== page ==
iTunes

Opening the iTunes Store.If iTunes doesn’t open, click the iTunes icon in your Dock or on your Windows desktop.Progress Indicator
Opening the iBooks Store.If iBooks doesn't open, click the iBooks app in your Dock.Progress Indicator
iTunes

iTunes is the world's easiest way to organize and add to your digital media collection.

We are unable to find iTunes on your computer. To preview and buy music from The Wombats Proudly Present ... This Modern Glitch by The Wombats, download iTunes now.

Do you already have iTunes? Click I Have iTunes to open it now.

I Have iTunes Free Download
iTunes for Mac + PC

The Wombats Proudly Present ... This Modern Glitch

Open iTunes to preview, buy and download music.

Album Review

The Wombats' 2011 sophomore effort, This Modern Glitch finds the gleefully cynical Brit trio delivering a batch of catchy, immediately memorable dance-rock tracks the likes of which haven't been heard since the glory days of Blur and '90s Cool Britannia. Mixing the literate, biting social critique of Arctic Monkeys' Alex Turner with Blur frontman Damon Albarn's jaded eye for ennui in the modern world, the Wombats have crafted their own would-be classic 21st century masterpiece. Frontman Matthew Murphy, an avowed skewer of pop culture trends since 2007's A Guide to Love, Loss & Desperation, retains his humorously cynical yet wide-eyed lyrical gaze, which brings to mind both Peter Sellers' and Ray Davies' personas of comedic intellectuals relenting to the debauched party atmosphere around them, which they don't quite approve of but can no longer ignore. The sentiment is perhaps best expressed on the delirious, revelatory anthem "Techno Fan," in which Murphy, despite the music not being to his taste, screams to the girl who invited him out to the club, "Shut up and move with me, move with me or get out of my face." Similarly, tracks like the driving post-punk disco cut "Tokyo (Vampires and Werewolves)" and deliciously bleak "Jump into the Fog" are grand statements of Pyrrhic, drunken escape from the pressures of modern life, with Murphy crooning on "Tokyo," "Finally! I know what it takes/It takes money and aeroplanes." He pushes the notion further on the brilliantly melodic, ennui-ridden baroque pop ballad "Anti-D," in which Blur's "karaoke songs" from "The Universal" have been replaced by the Wombats' own songs, which are better than "citalopram" and "to be prescribed as freely as any decongestants." The song, like the rest This Modern Glitch, makes the case for the Wombats as both rock stars and fools in their own pop star sitcom.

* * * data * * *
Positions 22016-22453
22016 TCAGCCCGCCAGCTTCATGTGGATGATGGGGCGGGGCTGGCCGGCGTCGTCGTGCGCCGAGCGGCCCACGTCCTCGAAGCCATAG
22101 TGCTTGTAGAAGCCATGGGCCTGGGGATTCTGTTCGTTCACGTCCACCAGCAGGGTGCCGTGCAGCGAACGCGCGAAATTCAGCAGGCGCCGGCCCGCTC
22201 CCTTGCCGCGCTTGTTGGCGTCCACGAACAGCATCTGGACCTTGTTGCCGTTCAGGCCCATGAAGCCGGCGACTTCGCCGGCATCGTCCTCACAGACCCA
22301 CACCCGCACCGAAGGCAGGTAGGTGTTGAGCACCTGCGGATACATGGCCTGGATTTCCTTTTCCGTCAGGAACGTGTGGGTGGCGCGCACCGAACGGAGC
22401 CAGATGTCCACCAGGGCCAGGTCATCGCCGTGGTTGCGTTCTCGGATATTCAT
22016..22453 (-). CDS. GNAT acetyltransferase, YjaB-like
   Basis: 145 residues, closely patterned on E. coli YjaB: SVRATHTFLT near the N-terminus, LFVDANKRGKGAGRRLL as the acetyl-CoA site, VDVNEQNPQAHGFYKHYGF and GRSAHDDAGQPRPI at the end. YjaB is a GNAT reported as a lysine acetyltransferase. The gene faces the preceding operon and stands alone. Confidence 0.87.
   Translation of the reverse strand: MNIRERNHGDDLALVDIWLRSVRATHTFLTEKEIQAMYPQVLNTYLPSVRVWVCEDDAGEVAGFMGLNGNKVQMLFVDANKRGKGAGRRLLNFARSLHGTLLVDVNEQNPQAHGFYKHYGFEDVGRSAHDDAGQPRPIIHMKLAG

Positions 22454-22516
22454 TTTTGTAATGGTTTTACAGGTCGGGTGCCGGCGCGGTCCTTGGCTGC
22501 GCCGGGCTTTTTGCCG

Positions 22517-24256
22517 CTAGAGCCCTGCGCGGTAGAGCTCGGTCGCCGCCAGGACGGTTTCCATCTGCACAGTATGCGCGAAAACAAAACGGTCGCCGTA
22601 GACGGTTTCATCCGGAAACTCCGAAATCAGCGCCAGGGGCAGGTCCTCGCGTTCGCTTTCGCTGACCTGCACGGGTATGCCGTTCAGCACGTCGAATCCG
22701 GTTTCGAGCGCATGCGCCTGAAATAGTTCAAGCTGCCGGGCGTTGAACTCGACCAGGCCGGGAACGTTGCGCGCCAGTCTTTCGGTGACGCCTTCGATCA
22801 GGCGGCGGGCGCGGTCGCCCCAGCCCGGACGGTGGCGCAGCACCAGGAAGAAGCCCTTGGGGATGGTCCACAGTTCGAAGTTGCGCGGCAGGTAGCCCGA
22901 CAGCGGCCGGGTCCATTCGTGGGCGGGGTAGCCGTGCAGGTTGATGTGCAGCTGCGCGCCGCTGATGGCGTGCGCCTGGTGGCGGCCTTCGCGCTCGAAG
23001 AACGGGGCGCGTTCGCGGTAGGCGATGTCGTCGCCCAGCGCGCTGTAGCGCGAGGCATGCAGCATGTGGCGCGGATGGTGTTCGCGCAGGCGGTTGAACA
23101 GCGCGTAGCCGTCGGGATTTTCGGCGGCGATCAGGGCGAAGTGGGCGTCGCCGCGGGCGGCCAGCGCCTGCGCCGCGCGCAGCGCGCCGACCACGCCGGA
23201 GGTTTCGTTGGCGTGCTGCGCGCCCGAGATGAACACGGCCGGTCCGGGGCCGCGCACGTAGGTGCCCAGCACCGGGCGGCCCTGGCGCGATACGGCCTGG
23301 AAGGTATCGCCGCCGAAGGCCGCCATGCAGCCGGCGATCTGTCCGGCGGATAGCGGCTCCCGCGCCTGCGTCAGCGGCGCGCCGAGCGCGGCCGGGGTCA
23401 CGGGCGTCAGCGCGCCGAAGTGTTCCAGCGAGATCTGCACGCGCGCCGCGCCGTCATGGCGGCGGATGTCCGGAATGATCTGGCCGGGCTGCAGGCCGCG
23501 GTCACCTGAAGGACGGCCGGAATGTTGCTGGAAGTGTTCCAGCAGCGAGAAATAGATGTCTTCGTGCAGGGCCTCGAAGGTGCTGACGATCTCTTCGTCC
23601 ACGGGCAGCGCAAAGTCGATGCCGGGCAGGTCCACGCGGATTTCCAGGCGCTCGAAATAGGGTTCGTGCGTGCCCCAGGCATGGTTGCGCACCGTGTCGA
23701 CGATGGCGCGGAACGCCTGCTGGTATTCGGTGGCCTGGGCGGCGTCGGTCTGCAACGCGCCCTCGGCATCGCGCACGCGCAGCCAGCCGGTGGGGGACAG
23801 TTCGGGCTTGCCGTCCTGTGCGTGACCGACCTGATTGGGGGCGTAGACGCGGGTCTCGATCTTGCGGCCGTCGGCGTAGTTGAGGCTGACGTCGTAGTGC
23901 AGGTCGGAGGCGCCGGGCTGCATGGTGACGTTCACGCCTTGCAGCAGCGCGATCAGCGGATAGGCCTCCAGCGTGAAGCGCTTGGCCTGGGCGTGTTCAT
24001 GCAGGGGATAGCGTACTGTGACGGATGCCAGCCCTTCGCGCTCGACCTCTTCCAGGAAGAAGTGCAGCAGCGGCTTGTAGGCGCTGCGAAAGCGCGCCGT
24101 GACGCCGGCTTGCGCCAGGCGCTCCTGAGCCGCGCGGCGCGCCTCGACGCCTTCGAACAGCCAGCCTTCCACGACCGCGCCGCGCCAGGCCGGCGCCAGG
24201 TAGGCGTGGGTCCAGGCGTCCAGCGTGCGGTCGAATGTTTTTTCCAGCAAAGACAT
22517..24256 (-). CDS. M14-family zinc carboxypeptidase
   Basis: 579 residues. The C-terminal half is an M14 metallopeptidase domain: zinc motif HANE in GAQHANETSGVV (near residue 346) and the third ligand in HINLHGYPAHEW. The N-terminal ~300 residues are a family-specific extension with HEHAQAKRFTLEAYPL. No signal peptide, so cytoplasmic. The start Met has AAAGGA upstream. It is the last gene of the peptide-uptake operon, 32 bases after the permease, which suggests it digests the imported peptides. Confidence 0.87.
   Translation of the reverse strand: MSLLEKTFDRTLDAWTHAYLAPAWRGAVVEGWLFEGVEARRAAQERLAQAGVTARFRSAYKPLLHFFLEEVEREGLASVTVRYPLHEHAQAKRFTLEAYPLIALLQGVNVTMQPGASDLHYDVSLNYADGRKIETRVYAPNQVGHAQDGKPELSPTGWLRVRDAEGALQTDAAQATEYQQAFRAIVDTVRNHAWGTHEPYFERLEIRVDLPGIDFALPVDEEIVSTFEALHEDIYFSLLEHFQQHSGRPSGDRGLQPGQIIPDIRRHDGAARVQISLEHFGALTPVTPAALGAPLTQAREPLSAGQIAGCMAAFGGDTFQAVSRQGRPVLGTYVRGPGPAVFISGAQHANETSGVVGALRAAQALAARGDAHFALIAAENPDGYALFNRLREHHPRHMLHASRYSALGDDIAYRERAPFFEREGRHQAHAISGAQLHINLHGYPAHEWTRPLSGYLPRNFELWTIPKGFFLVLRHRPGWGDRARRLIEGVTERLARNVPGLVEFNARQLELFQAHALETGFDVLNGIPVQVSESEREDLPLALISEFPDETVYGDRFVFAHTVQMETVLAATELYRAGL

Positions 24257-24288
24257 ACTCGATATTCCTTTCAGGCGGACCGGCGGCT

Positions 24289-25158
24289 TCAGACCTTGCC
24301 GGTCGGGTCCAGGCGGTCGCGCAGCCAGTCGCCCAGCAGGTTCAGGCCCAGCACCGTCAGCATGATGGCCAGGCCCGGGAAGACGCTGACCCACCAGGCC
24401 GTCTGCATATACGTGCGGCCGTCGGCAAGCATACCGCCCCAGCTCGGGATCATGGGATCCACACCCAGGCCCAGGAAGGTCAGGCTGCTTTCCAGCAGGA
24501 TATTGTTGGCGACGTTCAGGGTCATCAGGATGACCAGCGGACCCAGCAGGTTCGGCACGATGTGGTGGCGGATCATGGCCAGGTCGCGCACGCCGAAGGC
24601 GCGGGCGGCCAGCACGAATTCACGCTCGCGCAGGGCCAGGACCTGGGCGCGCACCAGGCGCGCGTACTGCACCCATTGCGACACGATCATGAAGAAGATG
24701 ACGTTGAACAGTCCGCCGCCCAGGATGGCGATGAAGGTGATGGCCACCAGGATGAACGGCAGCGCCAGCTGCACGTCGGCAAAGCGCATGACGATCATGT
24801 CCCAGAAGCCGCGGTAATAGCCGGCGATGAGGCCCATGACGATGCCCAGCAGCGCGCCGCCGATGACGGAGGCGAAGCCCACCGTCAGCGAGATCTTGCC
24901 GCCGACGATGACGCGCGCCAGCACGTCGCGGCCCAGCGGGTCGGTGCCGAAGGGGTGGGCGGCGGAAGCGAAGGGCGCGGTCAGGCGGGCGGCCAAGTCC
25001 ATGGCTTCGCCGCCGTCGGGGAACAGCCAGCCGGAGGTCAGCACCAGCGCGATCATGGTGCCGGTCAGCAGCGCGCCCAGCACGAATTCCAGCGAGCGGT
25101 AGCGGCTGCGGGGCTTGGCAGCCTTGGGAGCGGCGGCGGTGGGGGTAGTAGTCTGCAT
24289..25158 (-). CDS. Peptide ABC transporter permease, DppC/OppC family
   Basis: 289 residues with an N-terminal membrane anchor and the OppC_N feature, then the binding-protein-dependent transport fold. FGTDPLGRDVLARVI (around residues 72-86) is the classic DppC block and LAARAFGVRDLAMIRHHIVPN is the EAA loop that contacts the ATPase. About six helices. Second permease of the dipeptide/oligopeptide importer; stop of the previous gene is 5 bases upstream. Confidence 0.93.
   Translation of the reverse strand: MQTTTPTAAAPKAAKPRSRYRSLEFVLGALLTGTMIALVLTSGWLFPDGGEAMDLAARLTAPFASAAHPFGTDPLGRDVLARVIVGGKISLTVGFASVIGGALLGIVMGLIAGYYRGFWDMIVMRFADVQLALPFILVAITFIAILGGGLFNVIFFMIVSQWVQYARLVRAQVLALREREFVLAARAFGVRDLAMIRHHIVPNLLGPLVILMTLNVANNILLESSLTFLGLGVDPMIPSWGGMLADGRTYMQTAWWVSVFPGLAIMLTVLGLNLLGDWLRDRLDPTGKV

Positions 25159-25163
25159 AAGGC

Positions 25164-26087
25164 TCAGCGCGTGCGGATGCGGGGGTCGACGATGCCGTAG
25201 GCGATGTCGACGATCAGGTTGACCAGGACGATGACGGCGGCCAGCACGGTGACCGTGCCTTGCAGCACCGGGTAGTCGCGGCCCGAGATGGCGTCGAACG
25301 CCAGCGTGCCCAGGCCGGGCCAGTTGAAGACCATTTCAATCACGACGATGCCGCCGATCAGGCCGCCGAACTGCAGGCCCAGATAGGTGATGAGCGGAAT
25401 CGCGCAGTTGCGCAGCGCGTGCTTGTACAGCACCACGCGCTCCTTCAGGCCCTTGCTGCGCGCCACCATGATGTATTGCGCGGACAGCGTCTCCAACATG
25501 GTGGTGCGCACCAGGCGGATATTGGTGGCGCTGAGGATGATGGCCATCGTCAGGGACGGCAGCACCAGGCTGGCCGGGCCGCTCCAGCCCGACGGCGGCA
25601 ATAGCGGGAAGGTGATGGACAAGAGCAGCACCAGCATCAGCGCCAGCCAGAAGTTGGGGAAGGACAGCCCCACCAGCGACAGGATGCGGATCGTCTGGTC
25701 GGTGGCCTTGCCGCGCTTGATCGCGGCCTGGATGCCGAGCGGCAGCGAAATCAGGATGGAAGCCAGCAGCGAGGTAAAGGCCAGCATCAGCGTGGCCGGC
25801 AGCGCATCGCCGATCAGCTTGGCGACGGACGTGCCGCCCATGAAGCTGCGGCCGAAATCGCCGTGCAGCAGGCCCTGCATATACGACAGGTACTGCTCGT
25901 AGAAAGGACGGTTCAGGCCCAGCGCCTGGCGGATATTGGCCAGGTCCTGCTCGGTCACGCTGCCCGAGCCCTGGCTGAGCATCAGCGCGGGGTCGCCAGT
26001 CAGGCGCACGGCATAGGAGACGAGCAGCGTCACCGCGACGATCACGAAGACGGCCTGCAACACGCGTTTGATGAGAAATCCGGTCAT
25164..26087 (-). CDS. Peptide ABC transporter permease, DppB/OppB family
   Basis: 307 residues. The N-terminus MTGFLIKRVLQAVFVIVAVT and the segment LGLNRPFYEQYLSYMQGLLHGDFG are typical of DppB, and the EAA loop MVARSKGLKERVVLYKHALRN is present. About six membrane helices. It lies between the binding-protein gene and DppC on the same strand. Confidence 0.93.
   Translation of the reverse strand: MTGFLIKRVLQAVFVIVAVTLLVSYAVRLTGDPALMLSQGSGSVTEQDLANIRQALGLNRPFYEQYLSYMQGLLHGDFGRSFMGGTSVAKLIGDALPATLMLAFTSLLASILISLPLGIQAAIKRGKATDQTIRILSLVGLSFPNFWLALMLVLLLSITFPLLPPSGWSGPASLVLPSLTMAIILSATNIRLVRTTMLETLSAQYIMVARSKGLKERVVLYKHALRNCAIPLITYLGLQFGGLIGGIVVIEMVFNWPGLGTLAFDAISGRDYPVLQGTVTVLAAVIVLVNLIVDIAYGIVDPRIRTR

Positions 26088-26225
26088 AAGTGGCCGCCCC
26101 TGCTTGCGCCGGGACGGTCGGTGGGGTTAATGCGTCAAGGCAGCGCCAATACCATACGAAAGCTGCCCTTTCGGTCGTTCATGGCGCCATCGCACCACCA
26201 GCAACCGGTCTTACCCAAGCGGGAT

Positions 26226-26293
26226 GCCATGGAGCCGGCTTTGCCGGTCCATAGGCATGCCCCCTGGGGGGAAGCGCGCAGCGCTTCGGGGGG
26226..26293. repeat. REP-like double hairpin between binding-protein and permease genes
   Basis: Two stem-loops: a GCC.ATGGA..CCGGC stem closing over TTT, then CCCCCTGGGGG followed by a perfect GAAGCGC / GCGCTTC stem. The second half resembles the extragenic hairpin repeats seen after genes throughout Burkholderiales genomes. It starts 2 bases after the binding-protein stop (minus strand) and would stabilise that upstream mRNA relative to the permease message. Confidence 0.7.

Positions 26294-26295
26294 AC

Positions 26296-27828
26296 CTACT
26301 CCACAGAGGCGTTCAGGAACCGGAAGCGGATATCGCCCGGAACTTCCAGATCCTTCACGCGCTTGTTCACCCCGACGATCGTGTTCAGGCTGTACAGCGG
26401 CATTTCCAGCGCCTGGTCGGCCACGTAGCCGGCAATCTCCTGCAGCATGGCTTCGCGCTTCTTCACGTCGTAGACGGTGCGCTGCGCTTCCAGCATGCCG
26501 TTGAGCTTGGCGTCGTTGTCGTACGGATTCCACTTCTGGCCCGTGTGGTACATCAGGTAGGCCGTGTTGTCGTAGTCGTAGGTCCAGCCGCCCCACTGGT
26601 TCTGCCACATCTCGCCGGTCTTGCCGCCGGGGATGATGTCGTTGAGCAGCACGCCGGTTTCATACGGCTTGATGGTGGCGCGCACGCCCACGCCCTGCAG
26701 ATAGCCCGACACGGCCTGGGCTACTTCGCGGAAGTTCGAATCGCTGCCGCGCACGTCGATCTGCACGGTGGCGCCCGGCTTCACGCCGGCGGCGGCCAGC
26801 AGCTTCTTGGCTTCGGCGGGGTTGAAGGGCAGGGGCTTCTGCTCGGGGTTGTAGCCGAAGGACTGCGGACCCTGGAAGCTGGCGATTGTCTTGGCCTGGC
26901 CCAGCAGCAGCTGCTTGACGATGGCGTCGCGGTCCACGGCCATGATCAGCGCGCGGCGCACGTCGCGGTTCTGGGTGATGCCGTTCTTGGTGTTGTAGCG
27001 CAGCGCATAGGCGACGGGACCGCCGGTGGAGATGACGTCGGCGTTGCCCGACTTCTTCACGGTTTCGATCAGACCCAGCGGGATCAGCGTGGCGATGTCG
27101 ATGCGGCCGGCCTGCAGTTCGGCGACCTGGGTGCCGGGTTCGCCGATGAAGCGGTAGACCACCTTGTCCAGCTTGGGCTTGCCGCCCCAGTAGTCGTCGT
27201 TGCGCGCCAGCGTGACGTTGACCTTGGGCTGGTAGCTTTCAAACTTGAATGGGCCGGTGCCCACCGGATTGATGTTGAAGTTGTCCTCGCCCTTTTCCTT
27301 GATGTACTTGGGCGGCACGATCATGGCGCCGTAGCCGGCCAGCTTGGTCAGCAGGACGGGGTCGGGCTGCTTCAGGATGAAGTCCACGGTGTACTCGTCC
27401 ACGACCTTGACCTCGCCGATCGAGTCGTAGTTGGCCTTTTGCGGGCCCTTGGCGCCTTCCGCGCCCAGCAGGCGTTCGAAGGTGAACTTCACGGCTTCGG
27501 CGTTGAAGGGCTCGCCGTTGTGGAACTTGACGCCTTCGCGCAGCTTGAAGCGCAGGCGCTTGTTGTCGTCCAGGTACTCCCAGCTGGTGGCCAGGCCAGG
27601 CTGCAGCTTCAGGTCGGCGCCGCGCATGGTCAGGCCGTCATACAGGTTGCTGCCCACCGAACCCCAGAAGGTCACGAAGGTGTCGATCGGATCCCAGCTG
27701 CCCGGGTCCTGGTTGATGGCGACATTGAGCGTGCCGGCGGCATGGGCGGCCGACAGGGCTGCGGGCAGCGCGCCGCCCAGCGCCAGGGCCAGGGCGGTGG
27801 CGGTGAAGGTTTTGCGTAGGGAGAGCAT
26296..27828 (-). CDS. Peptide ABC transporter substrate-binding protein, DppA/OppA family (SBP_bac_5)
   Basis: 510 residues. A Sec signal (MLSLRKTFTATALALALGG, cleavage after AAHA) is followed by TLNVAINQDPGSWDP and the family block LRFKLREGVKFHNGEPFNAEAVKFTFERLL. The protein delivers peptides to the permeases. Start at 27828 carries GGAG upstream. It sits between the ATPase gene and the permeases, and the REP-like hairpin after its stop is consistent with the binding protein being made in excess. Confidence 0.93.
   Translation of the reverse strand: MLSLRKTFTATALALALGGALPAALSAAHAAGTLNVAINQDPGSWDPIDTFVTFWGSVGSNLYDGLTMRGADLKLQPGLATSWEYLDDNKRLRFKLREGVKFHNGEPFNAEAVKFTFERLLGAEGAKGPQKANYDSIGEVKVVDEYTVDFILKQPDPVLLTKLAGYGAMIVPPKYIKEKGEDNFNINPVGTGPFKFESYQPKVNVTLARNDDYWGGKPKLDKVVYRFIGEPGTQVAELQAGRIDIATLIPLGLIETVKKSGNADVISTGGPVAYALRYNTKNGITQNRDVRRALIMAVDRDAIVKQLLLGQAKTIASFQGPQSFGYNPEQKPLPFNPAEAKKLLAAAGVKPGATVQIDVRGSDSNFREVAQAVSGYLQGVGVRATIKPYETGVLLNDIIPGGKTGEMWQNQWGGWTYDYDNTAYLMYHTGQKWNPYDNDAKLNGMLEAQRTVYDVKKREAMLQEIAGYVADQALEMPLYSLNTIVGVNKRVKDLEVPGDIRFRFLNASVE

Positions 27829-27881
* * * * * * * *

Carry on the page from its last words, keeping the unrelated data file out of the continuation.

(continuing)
Customer Reviews

WHAT

I'm sorry. all of this, for a fiver. ohmygod. that's brilliant.

Asdfghjkl

Wow. All of this for only a fiver. I think I died and went to Wombat heaven.

Immylovesthewombaats.

So many good songs on here! Love this

Biography

Formed: 2003 in Liverpool, England

Genre: Alternative

Years Active: '00s, '10s

British indie rock trio the Wombats make driving guitar post-punk and electronic-influenced pop. Formed in Liverpool in 2003 while the members were all attending the Liverpool Institute of Performing Arts, the Wombats feature vocalist/guitarist Matthew Murphy, drummer Dan Haggis, and Norwegian-born bassist Tord Øverland-Knudsen. In 2006, the Wombats released their debut single, the Japan-only "Girls, Boys and Marsupials." Several singles followed before the release of the band's 2007 debut album,...
Full bio
The Wombats Proudly Present ... This Modern Glitch, The Wombats
View In iTunes

Customer Ratings

Influencers

Contemporaries